(LAUGHTER)

  • MIKE PESCA:

    And they’re just bred differently than they were 125 years ago, where horses were more robust. It’s not a knock against the modern horse. The modern horse is like a Ferrari. It’s like a high-speed car, but the recovery time is such that it is quite unlikely that any horse will ever win the Triple Crown again, I think.

    It’s happened what, a dozen times since Affirmed won it in ’78.

  • KEVIN BLACKISTONE:

    Right.

  • MIKE PESCA:

    And a dozen times, we have been disappointed.

  • WILLIAM BRANGHAM:

    OK. Let’s move on.

    Saturday, we’re going to see the women’s World Cup. This is obviously a huge deal here in the U.S. But we can’t overlook the fact that there’s this controversy around FIFA. How much do you think the cloud of that is going to tarnish this tournament, or will it have no bearing?

  • KEVIN BLACKISTONE:

    You know, I don’t think it will have any bearing. I think American sports fans overlook scandal. If look at the National Football League and Deflategate, I don’t think anybody cared at the end.

    If you look at Major League Baseball and the steroids era, I don’t think anybody cared in the end. The big debate is among sportswriters, in terms of what this will mean, and maybe some people within the industry, but I don’t think anybody is going to conflate what has happened with FIFA’s executive leadership and the corruption and what has happened with the women’s game.

    I don’t think Amy (sic) Wambach is going to have to suffer any of those slings and arrows.

  • WILLIAM BRANGHAM:

    Mike Pesca, the president of FIFA, Sepp Blatter, despite his litany of sexist comments, really did reign over a period of incredible growth in women’s soccer. Is that a silver lining, do you think, to his career, amidst all this controversy?

  • MIKE PESCA:

    Oh, I think, like a lot of the accomplishments of Sepp Blatter, it happened on his watch. Maybe it was a correlation, but not causality.

    I think women’s sports, Title IX in America is what one of the huge reasons that made soccer big. And, you know, he up until a couple of years ago was talking about having the women wear tighter shorts.

    And, you know, they’re playing this World Cup. I totally agree with Kevin. This is not — that nothing should be taken away from the women, and I don’t think it will be, but FIFA is making them play on artificial turf. And this is unfair. Unlike the NFL, where the problem is actually with the league and concussions, the sport of soccer is brilliant. The sport of soccer is pristine.

    It’s just these crooks — I will say it at the top — even as regards the women’s game, that we should have a lot of horrible feelings about. We should be really concerned about that.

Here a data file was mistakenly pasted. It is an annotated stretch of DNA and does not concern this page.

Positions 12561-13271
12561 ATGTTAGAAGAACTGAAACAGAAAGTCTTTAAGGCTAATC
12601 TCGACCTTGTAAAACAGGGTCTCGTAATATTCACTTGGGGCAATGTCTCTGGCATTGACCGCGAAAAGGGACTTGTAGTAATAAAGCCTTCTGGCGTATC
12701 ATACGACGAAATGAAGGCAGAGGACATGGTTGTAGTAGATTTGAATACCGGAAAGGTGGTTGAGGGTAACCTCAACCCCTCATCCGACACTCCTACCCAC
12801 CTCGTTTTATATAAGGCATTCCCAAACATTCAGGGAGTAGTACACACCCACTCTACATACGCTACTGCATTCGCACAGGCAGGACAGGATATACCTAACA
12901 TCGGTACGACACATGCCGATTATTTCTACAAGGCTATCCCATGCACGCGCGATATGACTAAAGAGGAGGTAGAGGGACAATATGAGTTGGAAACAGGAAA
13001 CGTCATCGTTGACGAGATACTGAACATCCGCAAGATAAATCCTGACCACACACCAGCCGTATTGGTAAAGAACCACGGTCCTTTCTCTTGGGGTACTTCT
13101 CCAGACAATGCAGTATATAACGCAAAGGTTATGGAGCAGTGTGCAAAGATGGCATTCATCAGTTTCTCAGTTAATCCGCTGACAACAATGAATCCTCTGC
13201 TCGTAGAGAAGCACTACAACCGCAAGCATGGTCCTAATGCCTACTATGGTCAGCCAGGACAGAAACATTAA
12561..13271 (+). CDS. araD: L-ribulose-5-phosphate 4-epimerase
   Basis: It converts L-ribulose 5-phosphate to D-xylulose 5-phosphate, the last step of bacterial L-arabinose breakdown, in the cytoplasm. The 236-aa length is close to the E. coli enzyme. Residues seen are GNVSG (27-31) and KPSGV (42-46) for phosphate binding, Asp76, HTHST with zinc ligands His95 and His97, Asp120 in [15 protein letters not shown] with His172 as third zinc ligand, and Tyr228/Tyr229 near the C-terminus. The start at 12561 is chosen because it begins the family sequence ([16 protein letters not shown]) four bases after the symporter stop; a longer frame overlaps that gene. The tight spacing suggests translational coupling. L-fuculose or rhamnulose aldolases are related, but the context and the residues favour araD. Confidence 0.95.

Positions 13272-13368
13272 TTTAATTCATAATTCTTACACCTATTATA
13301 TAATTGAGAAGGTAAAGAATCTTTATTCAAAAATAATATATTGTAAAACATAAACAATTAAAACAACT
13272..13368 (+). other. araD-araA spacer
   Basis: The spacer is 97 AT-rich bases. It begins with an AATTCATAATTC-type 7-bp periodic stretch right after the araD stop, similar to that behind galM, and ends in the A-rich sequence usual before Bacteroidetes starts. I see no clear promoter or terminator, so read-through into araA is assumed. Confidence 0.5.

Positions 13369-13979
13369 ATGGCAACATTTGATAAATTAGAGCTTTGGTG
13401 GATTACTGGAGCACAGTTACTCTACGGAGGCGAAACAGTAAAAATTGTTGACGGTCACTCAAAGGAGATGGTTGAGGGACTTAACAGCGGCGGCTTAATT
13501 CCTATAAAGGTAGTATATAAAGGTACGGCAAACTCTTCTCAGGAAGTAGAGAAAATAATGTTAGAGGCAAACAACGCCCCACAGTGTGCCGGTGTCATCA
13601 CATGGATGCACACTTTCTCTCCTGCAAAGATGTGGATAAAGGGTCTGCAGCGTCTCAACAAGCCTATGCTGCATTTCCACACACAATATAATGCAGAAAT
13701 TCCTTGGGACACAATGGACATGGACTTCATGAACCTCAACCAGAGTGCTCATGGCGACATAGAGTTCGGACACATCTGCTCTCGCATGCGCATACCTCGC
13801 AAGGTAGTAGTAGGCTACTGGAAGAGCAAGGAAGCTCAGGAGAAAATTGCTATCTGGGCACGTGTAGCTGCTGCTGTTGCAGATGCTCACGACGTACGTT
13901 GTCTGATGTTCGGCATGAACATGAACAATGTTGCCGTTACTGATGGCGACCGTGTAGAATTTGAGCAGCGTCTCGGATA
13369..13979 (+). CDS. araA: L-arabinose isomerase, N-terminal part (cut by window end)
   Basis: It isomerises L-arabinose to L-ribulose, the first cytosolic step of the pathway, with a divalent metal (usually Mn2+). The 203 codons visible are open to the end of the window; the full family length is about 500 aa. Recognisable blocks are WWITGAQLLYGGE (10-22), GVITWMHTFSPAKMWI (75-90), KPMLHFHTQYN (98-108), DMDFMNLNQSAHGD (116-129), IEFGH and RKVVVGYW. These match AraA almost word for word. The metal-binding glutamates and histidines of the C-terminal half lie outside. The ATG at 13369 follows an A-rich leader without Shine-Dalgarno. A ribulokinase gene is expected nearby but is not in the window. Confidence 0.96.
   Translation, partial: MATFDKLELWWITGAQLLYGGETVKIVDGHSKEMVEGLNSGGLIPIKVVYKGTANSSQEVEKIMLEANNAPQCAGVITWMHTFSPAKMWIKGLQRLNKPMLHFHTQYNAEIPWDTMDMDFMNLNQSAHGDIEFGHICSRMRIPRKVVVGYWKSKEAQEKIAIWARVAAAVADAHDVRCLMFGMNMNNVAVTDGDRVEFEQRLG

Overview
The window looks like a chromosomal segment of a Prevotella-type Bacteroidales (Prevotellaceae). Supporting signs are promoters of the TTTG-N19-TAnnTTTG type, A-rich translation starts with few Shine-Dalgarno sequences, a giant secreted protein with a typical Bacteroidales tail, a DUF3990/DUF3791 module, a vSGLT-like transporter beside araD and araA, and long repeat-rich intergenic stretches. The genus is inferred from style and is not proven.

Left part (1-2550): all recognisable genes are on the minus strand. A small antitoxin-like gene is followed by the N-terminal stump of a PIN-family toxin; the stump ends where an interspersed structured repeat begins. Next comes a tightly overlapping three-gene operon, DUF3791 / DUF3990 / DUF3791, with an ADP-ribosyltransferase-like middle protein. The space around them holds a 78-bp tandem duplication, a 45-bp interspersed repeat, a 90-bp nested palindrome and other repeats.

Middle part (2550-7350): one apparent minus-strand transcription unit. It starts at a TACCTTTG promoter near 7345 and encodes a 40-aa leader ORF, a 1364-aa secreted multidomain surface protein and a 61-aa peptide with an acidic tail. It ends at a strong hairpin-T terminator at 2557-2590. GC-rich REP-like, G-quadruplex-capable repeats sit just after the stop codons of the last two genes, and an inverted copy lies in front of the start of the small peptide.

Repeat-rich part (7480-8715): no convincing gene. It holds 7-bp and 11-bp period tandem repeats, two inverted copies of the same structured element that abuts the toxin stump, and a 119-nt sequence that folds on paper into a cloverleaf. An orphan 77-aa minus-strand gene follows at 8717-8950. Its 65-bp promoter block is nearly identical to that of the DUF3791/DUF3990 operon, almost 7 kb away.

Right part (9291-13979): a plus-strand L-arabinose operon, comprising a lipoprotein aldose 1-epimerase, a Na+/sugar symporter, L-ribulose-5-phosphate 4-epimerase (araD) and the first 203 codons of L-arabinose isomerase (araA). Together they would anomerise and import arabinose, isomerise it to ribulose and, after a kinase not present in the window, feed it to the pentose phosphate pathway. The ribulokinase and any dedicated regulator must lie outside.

• WILLIAM BRANGHAM:

    Let’s not forget the Stanley Cup is, of course, going on.

  • KEVIN BLACKISTONE:

    Right.

  • WILLIAM BRANGHAM:

    Some very enjoyable hockey going on there.

  • KEVIN BLACKISTONE:

    And it is. I watched last night’s game. And everything turned in less than two minutes at the end. The Lightning are a fun team to watch, assemble a lot of speed, a lot of up-tempo hockey, if you can actually have that. And the Blackhawks are an old-school type of team. They’re grinders.

    And last night, they ground out an improbable win. But if there is one reason to turn into this NHL Stanley Cup Finals, it’s to watch the skaters with the Tampa Bay Lightning. They are really a lot of fun to watch. We mentioned earlier Steph Curry. Mike did. Well, Tyler Johnson is kind of a Steph Curry in the NHL, undersized, which is why people passed on him in the draft, always doubted him. And he’s turned into a fabulous, exciting scorer in the league.

  • WILLIAM BRANGHAM:

    Mike Pesca, Chicago, this is — they’re in their third Cup in six years. And this is during the salary cap era in hockey. This is a pretty big accomplishment.

  • MIKE PESCA:

    It is.

    And they have done it — the NHL might never have another dynasty, because the salary cap era makes it so hard to resign stars. They do give teams a little bit of leeway resigning their own stars, but this core of players has been around and contributing. They do have some young players, but if you want to talk about Toews — their goalie, Corey Crawford, he’s — he spans not all the Stanley Cups.

    But it’s an example, if you get to know a team, that team could really win the heart of a city. And I think every so often, Tampa Bay looks and says, hey, we got a hockey team, whereas Chicago lives and dies with these Blackhawks.

  • WILLIAM BRANGHAM:

    That’s right.

    OK. Kevin Blackistone, Mike Pesca, thank you both very much for joining us.

  • KEVIN BLACKISTONE:

    Thank you.

  • MIKE PESCA:

    You’re welcome.

Listen to this Segment

The Latest